Sunday, October 14, 2007

a sample of current labors

This is an abstract for a possible project for a seminar I am taking called "History and Representation," with a focus simultaneously on historiography from the middle ages, and "modern" histioriographies about the middle ages. We'll see where it will go from here.

Desiring Auden Desiring “Wulf and Eadwacer”: Towards a Poetics of Anglo-Saxon Historiography

This paper will investigate, as a historiographical relationship of desire, the Exeter Book poem “Wulf and Eadwacer” and W.H. Auden’s early poem “The Secret Agent” (or “control of the passes was the key...”). Starting from the possibility of Carolyn Dinshaw’s “touch across time,” the paper reads the history of the interpretive and philological enigmas of the Anglo-Saxon poem. Acknowledging the Old English poem’s own complex discourse of physical pleasure, desire, and pain/longing, it reads the history of the poem and its scholarship as a historiographical riddle provoking a set of questions about the possibilities of taking pleasure in Anglo-Saxon texts. The paper then will closely read Auden’s poem and relevant archival material as a site that provokes a certain pleasure in being haunted by the painful enigmas of “Wulf and Eadwacer”: the convergence of linguistic, sexual, and poetic histories that seem impossible to represent because of a contemporary reader’s condition of having always already been, like those both in Auden’s poem and the Anglo-Saxon poem, naefre gesomnad . I thus intend to ask what it means to desire/take pleasure (across time) in a poem with such enigmatic status as a poetic and historiographical practice. In the interest of brevity, despite the interest in pleasure “across time,” I can only gesture at what it means that this paper partakes of the “recent” turn to questions of temporality in queer and medieval studies. What the paper attempts to provoke, in a preliminary manner, is the possibility of a poetics (of pleasure and desire) of medieval historiography: what it means to take pleasure in, and to desire, the impossibility of our (plural, not OE dual) giedd geador with Anglo-Saxon texts.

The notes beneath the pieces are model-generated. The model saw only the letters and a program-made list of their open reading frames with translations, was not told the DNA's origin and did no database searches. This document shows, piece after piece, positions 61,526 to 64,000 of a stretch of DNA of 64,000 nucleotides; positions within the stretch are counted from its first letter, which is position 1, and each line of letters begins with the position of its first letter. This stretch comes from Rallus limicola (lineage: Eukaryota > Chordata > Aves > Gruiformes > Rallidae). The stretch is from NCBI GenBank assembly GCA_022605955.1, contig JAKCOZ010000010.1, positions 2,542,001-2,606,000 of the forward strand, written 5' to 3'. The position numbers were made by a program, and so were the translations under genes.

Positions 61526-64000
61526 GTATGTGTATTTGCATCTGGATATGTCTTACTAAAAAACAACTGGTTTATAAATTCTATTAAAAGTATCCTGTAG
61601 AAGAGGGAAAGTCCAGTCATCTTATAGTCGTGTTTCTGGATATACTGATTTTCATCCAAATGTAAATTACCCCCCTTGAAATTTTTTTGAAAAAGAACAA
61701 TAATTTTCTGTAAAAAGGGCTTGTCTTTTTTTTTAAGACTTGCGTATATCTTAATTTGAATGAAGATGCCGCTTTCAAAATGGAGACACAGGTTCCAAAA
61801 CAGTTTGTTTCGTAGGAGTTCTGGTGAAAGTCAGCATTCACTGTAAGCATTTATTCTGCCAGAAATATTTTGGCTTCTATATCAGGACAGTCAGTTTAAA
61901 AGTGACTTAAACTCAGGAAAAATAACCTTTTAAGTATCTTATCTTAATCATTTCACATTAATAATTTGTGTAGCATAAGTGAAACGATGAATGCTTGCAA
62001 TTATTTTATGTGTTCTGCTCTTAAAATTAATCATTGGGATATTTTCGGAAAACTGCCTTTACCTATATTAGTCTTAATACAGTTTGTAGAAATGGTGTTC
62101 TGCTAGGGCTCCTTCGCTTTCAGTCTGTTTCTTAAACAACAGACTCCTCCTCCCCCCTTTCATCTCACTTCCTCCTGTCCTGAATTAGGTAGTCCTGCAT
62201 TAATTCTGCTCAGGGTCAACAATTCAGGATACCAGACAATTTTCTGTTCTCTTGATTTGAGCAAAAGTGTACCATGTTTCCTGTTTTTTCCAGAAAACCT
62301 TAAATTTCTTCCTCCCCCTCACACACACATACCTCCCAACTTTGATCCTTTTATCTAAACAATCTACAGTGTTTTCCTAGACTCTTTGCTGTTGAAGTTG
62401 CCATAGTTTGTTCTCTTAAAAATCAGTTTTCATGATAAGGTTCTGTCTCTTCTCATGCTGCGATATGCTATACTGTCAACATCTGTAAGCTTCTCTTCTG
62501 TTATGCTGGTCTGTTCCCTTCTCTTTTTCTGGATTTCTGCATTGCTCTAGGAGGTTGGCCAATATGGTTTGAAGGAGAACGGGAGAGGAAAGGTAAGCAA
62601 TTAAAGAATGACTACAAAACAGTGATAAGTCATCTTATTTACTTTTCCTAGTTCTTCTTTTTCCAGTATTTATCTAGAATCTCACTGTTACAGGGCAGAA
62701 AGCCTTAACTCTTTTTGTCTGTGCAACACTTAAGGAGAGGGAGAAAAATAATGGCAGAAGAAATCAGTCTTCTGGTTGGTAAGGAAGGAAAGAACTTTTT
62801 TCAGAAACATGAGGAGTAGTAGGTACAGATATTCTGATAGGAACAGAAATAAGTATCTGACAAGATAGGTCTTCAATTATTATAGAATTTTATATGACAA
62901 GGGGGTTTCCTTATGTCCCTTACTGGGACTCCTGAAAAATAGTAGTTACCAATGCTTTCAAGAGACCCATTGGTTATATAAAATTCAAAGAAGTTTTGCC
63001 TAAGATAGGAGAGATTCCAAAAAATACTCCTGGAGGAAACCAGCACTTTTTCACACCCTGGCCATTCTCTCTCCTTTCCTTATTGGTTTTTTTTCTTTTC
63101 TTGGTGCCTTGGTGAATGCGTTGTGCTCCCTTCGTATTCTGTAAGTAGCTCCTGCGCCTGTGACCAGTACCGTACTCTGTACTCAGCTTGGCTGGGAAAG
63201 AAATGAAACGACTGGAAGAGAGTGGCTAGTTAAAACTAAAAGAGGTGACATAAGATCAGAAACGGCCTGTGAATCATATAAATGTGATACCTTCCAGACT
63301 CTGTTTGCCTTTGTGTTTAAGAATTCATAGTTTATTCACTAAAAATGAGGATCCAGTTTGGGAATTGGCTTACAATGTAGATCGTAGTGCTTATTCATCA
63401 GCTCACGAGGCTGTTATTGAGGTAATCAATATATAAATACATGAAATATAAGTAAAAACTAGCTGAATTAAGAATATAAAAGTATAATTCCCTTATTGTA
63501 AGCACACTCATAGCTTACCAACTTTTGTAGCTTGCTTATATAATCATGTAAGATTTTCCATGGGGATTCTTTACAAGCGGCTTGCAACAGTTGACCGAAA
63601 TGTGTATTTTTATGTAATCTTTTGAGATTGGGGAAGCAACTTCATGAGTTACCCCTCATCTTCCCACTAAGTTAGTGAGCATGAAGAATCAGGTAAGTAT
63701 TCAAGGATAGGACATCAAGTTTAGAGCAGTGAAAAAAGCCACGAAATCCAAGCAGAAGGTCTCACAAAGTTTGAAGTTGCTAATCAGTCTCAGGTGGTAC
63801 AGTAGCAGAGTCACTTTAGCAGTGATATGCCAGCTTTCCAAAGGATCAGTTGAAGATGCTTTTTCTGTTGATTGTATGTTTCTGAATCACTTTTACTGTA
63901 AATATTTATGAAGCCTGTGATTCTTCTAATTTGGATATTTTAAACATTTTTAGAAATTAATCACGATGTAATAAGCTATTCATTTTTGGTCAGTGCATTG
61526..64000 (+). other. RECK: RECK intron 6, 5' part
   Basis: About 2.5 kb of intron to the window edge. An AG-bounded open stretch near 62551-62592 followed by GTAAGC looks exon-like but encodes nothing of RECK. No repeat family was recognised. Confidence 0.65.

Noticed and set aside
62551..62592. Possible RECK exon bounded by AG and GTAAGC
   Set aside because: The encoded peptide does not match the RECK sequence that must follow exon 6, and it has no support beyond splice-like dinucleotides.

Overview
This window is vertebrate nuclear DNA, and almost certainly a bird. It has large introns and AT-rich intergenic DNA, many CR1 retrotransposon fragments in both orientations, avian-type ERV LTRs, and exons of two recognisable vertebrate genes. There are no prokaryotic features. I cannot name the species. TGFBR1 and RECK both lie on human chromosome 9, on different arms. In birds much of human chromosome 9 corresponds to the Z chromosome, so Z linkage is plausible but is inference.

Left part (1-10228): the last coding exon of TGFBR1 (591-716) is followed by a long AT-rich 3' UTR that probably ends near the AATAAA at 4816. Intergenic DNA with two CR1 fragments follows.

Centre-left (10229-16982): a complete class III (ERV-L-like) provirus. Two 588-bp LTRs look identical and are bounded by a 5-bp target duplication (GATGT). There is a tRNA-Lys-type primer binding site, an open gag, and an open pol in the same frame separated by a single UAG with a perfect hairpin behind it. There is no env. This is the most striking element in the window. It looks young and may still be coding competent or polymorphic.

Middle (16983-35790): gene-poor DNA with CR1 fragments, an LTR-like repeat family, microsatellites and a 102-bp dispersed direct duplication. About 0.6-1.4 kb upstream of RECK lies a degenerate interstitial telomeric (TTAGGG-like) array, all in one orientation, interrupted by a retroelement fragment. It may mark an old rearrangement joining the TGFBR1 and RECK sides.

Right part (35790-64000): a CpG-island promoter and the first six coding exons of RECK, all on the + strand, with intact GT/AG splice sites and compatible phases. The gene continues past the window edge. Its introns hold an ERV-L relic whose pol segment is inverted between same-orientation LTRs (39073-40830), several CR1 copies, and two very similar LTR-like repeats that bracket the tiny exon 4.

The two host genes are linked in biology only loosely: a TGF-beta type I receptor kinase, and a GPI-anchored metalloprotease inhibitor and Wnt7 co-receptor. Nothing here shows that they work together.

other possible 'informants' for the project: Specters of Marx , Karma Lochrie's Heterosyncrasies ....


Nicola Masciandaro said...

A wonderfully framed project I think. Some associations:

Today I started reading Agamben's Stanzas: Word and Phantasm in Western Culture, which walks in the same problem: "the reconstruction of the theory of the phantasm that subtends the entire poetic project bequeathed by troubadour and Silnovist lyric to European culture and in which, through the dense textual entrebescamen (interlacing, interweaving) of phantasm, desire, and word, poetry constructed its own authority by becoming, itself, the stanza offered to the endless joy (gioi che mai non fina) of erotic experience" (xviii). So what is the Anglo-Saxon "stanza," the erotic space, where there is precisely no stanza, no room?

On Marx, Michel Henry's Marx: The Philosophy of Human Reality is interesting. I've read the part on Marx's Theses on Feuerbach, dealing with praxis and the sensuous -- praxis founds theory and so forth -- which seems very relevant to what you are thinking about.

Karma Lochrie lectured last weekend at Columbia, and helped move me to write something earlier today about gender at the Medieval Club of New York that you might enjoy.

dan remein said...

Nicola, thanks for the tips. The Marx on Feuerbach does sound helpful, to be sure.

I am not entirely sure about what my thoughts about _Heterosynchrasies_ have landed on. In some respects, i find her historiography so tenuous, and not consistent in its application of the intro. material's suggestions of re-thinking SO much of medieval sexualities (which is to say, I am not sure to what extent she delivers on her promise). At times, the historiography even seems to echoe John Boswell. But it provokes a-plenty. If you can re-coup any of this for me, please do!

But nice piece on the Medieval Club blog, nice piece.

Eileen Joy said...

Dan: this is a brilliant idea, and I would like to publish it in "The Heroic Age," under the auspices of "Fragments from the BABEL Archive" [likely in Issue 13 or 14, so you would have plenty of time to revise, expand, etc., and of course, I'd love to see the seminar paper as soon as you are done with--perhaps even share drafts here, and I could make comments, if you like?]. Let me know what you think: it's a brilliant idea, by the way.

dan remein said...


I would be honored to contibute to Heroic Age and the "Fragments." I will also be glad to post pieces of it an my thinking about it as I go. And, thank you for the encouragement!